by Steven J. Vaughan-Nichols

From 32-Bit to 64-Bit: Why Software Development Is Lagging Hardware Improvements

Jan 29, 20098 mins
DeveloperEnterprise ApplicationsEnterprise Architecture

Your new computer has a 64-bit processor, but your software probably is still 32-bit. Why haven't software developers done more about it?

Why are you using 32-bit software on your 64-bit computer? If you just bought a top-of-the-line Sony BRAVIA 52″ 1080p 120Hz Flat-Panel LCD HDTV for $2,500, would you use a rabbit-ears antenna for your TV signal? I don’t think so!

Even though 64-bit software for UNIX goes back decades, mass availability and adoption of 64-bit operating systems and applications been slow. In theory, if you run 64-bit software on a 64-bit CPU-powered PC, you should get better performance. In practice, it’s not so clear cut. A 64-bit program that’s not optimized for a 64-bit processor can actually run worse than its 32-bit twin working on either 32- or 64-bit Windows Vista.

To make use of 64-bit’s performance and features, both the operating system and application must be optimized for the new processor. However, many developers see 32-bit software as being “good enough.” They rely on the processor’s improved speed to disguise the 32-bit code’s inherent inefficiency on a 64-bit processor. That inefficiency may not be trivial, since every call to 32-bit code must be translated to 64-bit code before it can run. For example, on Windows Vista 64-bit, 32-bit applications must be “thunked” via the WoW64 (Windows on Windows) subsystem to run. Similar methods are used in other operating systems.

By avoiding this translation process, any well-written and optimized 64-bit program should run faster. In addition, any application that requires access to huge amounts of memory, such as a database or simulation, should run more efficiently in 64-bit environments.

Of course, developers may encounter roadblocks before they even need to worry about optimizing their own code for 64-bit architectures. Jerry Young, a .NET Developer at American Processing says, “There are some people stuck in 32-bit land.” For example, says Young, Microsoft’s IIS (Internet Information Server) Web server can have issues with Windows Server 2003 because IIS doesn’t support mixed modes. “Specifically, I had a C# application installed on a 64-bit Windows 2003 installation and IIS was set up to run in 64-bit. The problem was: I had a legacy 32-bit C++ DLL, and it wouldn’t work,” he explains.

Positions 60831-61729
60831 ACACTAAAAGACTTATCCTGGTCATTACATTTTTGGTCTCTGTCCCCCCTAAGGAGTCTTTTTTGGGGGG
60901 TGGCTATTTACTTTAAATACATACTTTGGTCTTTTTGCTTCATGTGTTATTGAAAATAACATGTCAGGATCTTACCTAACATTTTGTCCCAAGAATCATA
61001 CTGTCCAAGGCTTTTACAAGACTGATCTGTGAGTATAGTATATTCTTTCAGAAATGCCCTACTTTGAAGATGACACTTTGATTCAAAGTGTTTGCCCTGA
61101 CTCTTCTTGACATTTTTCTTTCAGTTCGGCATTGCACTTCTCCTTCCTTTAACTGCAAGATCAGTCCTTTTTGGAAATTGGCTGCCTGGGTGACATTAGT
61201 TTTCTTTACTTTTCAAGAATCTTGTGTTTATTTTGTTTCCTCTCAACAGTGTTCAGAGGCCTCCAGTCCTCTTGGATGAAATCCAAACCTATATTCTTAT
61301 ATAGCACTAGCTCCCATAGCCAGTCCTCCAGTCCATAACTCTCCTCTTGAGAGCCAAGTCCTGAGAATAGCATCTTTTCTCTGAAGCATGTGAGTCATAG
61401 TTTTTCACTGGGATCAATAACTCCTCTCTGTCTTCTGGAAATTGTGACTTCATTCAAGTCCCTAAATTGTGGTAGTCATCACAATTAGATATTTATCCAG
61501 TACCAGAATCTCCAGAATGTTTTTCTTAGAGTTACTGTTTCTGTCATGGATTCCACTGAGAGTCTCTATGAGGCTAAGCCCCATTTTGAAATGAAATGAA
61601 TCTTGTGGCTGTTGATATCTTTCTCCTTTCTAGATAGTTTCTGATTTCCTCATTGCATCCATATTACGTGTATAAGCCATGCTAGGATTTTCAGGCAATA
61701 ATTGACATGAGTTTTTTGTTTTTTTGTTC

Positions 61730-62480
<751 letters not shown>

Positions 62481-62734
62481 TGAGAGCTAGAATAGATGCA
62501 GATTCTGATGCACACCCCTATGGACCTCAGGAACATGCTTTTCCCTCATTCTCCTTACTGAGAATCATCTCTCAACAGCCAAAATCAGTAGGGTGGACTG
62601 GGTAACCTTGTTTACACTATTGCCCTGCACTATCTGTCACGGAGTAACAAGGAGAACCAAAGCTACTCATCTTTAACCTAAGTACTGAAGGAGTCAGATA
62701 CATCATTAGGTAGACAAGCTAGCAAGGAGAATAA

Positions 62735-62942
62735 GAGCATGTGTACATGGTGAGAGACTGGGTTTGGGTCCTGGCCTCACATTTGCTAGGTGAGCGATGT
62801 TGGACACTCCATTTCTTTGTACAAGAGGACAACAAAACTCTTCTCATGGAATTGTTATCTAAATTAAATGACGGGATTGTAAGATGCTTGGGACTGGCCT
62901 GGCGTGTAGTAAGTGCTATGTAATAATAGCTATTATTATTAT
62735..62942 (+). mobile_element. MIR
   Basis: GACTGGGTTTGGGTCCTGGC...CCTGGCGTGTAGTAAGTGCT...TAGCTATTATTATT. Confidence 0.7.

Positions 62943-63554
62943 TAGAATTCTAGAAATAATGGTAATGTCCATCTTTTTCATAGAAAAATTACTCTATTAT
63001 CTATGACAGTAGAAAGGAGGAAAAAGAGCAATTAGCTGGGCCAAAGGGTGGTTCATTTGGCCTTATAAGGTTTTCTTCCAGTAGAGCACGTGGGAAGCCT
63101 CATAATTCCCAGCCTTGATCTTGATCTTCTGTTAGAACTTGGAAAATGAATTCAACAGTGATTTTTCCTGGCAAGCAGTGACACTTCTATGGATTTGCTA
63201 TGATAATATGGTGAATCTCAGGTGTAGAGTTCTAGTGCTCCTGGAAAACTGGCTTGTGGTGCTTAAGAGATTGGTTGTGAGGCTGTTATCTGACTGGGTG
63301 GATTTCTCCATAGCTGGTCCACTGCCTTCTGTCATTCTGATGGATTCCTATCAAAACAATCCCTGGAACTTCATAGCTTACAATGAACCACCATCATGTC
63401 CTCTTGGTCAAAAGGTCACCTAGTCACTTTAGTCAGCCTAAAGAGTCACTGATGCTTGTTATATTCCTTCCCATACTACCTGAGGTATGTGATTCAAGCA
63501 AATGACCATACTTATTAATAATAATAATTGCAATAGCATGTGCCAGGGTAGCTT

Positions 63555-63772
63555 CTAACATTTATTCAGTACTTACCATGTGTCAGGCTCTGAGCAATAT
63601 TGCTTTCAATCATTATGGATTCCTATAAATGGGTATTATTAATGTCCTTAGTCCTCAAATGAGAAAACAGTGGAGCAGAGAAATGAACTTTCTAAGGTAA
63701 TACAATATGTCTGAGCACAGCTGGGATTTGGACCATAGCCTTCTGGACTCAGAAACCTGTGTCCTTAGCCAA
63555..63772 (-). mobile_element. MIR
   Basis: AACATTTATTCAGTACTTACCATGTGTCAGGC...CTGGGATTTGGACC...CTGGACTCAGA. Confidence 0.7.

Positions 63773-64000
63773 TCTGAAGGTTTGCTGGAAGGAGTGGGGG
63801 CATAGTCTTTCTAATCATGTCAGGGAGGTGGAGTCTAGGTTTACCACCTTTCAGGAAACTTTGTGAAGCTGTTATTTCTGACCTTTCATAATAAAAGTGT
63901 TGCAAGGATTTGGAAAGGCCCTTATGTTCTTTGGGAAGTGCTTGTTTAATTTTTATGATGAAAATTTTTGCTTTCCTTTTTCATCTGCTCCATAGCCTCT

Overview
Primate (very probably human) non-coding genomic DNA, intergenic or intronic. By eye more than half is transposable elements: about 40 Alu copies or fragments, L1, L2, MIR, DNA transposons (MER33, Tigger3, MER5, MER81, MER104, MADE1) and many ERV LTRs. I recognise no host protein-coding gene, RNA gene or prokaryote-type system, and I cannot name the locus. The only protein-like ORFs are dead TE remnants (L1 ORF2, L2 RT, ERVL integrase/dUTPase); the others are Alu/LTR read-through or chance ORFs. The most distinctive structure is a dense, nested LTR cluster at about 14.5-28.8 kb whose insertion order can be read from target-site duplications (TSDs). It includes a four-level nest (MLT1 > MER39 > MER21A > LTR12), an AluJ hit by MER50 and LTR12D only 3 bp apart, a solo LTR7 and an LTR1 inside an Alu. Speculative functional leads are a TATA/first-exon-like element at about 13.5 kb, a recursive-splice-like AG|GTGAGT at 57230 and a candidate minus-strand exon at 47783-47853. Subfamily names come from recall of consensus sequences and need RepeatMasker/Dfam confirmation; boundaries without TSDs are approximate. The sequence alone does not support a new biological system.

But integration issues aren’t the only reasons why some developers aren’t migrating their applications to 64-bit.

Karl Ginter, CEO at Cognition IP Solutions, observes that some developers don’t care because their language or development environment (such as Java, Flash or Perl) deals with all the underlying issues (or fails to). Ginter says, “64-bit doesn’t appear to help that much in these cases. [The code] runs a bit faster, but most machines aren’t even close to CPU-bound.” Ginter adds, “[That’s] why virtualization has taken off.”

Ginter believes that the 32- to 64-bit switchover is pretty easy, but often there is no real compelling reason to change. “Granted, there are specific applications where 64-bit makes sense,” he admits, such as with large databases and virtualization servers. But he adds, “I think a wholesale switch to 64-bit will likely occur only when 64-bit is the default instead of 32-bit. In my opinion, it’s a solution begging a problem for 80 percent of the world.”

Brian Masinick, a project manager at Fidelity Investments and noted Linux enthusiast, agrees. “I have reservations and concerns about using 64-bit PC operating systems, even in the Linux space, where it most certainly can be done. Tools are there, plenty of applications are there, but getting stuff like Flash players—though those, too, can be done—have an ugly reputation for being problematic.”

In short, these programmers believe that we’re not moving to 64-bits with any speed because the technical enhancements are not yet perceived as a necessity. Masnick added, “I ran 64-bit all the time on my Digital UNIX AlphaStation [which ran Tru64 Unix], but until I can get a clean, inexpensive system that works 100 percent, I am not terribly motivated to do so. What I have seems to work just fine for casual use, which is really all that I need at home most of the time.” For Masnik, 64-bit applications are “icing on a cake, if I could afford the cake.”

Of course, that all depends on where you’re standing. In the server world, 64-bits is often the better way to go. Jari Tavi, CEO at Hotelzon International, remembered participating in a software development project as an architect, when the team had a problem with a cellular network MSC (Mobile Switching Center). The MSC had scalability issues in certain business cases. “In the back-end system, we replaced a whole Oracle database with a memory-mapped sparse file with 64-bit addressing. We had 100 to 1,000 times improvement in performance. The core of the ‘replacement code’ was only around 300 lines of C. So, if you know what you’re doing the answer is yes, you can change things.”